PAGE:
A US court has awarded Facebook $2.8m (£1.8m) in damages after ruling in the social network's favour in a case against 'typosquatters' - malware-ridden websites which have deliberately misspelt addresses like "dacebook.com".

Sites with addresses spelt similar to Facebook are to pay the social network $2.8m. (Credit: Reuters) Reuters

The defendants owned many different websites all with an address similar to Facebook and all redirecting visitors to other sites, some of which exposed them to dangerous malware capable of infecting their computer, while others tried to sell goods to visitors.

"We are pleased with the court's recommendation," Facebook, said in a statement. "We will continue to use all the tools at our disposal to enforce against those who attempt to take advantage of the people who use our service."

Facebook was awarded damages of between $5,000 and $25,000 per domain from 11 defendants, with additional fees added for those who redirected visitors to harmful sites.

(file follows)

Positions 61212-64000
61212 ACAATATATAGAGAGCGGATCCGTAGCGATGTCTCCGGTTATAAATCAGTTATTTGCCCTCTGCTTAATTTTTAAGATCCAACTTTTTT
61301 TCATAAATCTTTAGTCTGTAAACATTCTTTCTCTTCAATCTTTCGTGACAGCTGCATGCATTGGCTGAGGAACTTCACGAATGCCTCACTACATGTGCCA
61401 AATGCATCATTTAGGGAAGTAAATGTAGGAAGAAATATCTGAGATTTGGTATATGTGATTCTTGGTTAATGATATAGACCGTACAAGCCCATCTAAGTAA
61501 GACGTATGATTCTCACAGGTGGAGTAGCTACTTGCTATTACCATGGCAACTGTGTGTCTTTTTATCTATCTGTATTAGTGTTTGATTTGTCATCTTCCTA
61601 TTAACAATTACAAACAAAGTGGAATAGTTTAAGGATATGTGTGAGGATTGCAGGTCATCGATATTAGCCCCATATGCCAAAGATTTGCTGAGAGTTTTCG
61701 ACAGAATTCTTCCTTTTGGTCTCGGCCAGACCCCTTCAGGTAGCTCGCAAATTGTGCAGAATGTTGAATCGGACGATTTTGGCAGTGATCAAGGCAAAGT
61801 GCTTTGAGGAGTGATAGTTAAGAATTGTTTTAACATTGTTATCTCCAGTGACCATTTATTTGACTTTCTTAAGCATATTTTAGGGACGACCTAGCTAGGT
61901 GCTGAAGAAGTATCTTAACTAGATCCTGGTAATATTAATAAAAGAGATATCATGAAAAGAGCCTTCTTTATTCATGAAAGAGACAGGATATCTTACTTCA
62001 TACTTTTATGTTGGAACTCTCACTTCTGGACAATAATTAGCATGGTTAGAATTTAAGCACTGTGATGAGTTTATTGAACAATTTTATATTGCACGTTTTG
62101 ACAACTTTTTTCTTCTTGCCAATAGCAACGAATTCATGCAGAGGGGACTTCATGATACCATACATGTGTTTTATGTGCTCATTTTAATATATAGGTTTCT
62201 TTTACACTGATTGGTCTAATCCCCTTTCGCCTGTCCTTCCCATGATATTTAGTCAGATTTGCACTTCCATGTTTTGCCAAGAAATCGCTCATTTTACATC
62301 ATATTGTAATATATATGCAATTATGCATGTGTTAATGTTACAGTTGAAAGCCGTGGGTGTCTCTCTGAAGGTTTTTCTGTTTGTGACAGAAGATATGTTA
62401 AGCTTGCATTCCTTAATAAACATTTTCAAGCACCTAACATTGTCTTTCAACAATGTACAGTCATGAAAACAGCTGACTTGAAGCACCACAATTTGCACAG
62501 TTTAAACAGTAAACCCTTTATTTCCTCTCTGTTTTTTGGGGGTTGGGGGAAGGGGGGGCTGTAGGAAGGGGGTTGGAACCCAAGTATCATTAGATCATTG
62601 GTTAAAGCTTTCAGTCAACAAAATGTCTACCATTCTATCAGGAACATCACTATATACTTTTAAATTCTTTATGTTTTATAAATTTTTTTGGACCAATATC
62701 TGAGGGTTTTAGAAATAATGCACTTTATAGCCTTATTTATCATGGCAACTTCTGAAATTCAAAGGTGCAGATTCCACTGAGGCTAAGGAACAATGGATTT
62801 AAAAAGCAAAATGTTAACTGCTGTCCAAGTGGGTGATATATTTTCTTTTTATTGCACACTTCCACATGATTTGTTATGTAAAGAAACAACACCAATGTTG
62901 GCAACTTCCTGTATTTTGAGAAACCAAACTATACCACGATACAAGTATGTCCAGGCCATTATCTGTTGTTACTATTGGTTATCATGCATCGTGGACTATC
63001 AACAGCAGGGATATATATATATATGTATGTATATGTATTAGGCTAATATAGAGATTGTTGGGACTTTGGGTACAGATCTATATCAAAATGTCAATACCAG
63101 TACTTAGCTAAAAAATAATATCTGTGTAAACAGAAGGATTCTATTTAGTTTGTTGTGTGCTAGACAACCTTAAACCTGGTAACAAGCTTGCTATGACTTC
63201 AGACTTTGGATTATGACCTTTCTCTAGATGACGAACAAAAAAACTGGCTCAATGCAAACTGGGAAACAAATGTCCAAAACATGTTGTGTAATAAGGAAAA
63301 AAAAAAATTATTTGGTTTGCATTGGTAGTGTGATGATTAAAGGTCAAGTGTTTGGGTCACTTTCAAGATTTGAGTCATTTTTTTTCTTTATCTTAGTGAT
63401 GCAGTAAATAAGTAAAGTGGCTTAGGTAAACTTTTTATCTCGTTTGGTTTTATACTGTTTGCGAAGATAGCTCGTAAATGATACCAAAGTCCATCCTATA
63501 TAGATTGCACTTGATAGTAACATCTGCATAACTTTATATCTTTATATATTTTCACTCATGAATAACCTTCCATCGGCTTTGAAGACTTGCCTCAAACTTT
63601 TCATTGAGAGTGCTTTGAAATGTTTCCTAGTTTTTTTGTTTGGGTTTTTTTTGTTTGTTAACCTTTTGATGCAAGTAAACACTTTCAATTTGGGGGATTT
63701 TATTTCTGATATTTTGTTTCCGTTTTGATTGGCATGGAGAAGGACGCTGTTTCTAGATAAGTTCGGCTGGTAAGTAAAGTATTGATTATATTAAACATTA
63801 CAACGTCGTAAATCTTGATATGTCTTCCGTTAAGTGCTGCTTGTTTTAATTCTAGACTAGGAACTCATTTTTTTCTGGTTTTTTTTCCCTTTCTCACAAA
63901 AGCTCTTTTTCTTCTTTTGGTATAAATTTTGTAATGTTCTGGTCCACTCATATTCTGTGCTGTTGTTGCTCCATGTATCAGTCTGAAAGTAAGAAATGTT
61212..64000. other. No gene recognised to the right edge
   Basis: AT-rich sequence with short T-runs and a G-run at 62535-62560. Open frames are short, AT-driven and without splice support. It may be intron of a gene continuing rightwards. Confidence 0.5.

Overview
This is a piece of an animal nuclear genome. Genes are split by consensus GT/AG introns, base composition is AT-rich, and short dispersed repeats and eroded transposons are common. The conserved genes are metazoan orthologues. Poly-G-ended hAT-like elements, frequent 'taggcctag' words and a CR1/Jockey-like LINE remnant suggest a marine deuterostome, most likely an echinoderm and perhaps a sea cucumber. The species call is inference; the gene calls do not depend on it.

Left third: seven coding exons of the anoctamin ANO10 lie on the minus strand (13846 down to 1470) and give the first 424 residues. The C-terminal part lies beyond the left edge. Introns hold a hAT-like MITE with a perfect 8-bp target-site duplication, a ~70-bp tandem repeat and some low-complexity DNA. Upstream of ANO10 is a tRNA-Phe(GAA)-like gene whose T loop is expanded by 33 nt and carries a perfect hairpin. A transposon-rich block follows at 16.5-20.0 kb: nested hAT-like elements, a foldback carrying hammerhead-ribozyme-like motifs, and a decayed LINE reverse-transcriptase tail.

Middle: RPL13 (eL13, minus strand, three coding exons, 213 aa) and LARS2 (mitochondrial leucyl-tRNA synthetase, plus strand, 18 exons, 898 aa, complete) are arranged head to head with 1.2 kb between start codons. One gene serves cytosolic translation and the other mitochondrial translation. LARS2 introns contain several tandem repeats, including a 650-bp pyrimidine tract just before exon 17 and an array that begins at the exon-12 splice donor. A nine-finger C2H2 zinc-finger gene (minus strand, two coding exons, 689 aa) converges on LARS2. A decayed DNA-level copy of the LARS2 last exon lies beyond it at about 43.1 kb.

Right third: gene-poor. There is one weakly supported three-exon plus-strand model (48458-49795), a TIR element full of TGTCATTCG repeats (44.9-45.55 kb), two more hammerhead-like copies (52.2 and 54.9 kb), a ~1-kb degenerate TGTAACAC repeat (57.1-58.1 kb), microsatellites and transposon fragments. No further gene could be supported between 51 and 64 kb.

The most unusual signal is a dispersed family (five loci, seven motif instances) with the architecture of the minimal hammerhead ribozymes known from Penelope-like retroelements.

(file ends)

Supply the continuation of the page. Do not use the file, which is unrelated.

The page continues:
The offending website addresses include: faceboocklogin.com, faacebok.com, facebool.com and facebookfreezer.com.

The majority of damages came from defendant Newgate Services Ltd, who had registered 50 domains with similar spellings to Facebook and is required to pay $1.34m for what the court filing called "registering and using domain names to divert traffic from Facebook's website in an effort to deceive users and make money."

Another large payout was ordered from defendant Michael Suggs, who will have to pay damages of $705,000. Several of Suggs' and Newgate Services' Facebook-impersonating sites forwarded to sites owned by Cleanser Products.

The court filing explained: "Some owners of the infringing domain names worked with Cleanser Products to divert Internet users who were attempting to log-on to Facebook, but who accidentally misspelled the domain, to instead reach deceptive, typosquatting sites, which then redirected users to a landing website that looked like Facebook, but was owned by Cleanser Products."

Facebook first filed its typosquatting lawsuit against 26 defendants concerning more than 100 addresses in July 2011, with all offending URLs containing the Facebook name in some way.

The social network was also awarded ownership of the offending websites allowing it to set them forward to its homepage, helping direct users who have misspelt the address.